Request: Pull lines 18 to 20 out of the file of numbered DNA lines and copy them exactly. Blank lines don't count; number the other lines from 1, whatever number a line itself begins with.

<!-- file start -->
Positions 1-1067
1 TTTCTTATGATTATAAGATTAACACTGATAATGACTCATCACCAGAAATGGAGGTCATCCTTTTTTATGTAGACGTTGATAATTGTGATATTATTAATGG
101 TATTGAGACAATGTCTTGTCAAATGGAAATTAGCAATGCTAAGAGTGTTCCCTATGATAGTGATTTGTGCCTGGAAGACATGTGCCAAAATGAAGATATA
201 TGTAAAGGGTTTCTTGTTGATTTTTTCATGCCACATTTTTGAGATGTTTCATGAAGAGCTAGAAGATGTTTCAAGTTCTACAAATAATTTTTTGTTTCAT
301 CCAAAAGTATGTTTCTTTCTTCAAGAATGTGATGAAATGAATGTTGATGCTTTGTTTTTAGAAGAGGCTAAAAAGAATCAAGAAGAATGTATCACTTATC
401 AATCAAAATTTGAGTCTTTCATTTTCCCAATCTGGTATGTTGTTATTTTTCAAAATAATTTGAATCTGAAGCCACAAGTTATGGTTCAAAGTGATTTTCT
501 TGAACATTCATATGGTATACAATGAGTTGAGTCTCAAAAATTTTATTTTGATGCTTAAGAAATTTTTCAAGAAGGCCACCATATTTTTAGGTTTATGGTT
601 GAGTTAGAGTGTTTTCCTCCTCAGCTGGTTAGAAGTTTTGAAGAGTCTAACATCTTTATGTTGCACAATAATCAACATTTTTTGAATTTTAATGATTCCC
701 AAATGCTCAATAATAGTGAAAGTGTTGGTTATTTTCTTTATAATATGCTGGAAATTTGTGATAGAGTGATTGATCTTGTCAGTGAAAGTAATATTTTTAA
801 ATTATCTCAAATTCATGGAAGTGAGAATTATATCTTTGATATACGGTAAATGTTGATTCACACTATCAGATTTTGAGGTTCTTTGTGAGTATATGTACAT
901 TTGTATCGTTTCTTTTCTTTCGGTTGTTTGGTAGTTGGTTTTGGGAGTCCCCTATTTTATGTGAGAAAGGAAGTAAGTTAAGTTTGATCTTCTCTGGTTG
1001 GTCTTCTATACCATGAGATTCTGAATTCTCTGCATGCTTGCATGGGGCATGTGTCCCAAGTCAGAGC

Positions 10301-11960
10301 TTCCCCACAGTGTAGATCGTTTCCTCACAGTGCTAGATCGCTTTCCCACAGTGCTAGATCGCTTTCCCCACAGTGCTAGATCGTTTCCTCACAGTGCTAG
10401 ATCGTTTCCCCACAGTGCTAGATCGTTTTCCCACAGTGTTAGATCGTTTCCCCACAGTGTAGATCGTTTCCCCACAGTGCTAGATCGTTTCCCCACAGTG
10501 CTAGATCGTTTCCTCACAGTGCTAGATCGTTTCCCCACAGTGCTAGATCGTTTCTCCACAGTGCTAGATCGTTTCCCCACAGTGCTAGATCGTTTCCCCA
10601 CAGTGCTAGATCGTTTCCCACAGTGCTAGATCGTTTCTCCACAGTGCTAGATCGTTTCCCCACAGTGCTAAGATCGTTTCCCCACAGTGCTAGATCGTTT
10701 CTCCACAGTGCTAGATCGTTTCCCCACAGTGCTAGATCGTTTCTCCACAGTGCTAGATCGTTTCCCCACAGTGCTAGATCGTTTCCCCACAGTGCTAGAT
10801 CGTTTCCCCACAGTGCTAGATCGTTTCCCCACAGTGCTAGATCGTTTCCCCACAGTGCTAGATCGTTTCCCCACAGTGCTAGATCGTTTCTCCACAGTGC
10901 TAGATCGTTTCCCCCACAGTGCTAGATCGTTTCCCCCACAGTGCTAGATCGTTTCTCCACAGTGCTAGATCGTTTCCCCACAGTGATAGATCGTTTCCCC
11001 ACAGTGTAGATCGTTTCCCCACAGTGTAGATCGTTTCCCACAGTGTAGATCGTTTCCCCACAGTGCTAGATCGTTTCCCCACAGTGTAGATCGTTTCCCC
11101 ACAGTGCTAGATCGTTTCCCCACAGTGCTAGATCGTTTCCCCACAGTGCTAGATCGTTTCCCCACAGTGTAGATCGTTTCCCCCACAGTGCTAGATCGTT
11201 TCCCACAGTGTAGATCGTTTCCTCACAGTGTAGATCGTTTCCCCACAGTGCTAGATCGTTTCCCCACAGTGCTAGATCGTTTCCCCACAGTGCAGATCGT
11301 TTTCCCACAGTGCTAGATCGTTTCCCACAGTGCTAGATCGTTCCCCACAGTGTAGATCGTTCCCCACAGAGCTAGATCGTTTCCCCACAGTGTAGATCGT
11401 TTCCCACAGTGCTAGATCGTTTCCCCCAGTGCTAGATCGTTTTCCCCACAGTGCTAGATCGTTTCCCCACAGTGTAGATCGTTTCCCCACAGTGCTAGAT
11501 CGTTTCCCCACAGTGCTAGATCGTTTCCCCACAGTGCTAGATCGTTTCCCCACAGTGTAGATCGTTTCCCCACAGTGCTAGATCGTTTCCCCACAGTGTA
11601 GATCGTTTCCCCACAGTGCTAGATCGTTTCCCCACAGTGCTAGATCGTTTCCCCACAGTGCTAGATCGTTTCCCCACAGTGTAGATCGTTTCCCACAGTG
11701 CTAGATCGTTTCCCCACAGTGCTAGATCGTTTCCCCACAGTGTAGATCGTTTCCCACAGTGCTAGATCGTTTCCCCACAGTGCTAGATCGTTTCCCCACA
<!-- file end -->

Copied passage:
10701 CTCCACAGTGCTAGATCGTTTCCCCACAGTGCTAGATCGTTTCTCCACAGTGCTAGATCGTTTCCCCACAGTGCTAGATCGTTTCCCCACAGTGCTAGAT
10801 CGTTTCCCCACAGTGCTAGATCGTTTCCCCACAGTGCTAGATCGTTTCCCCACAGTGCTAGATCGTTTCCCCACAGTGCTAGATCGTTTCTCCACAGTGC
10901 TAGATCGTTTCCCCCACAGTGCTAGATCGTTTCCCCCACAGTGCTAGATCGTTTCTCCACAGTGCTAGATCGTTTCCCCACAGTGATAGATCGTTTCCCC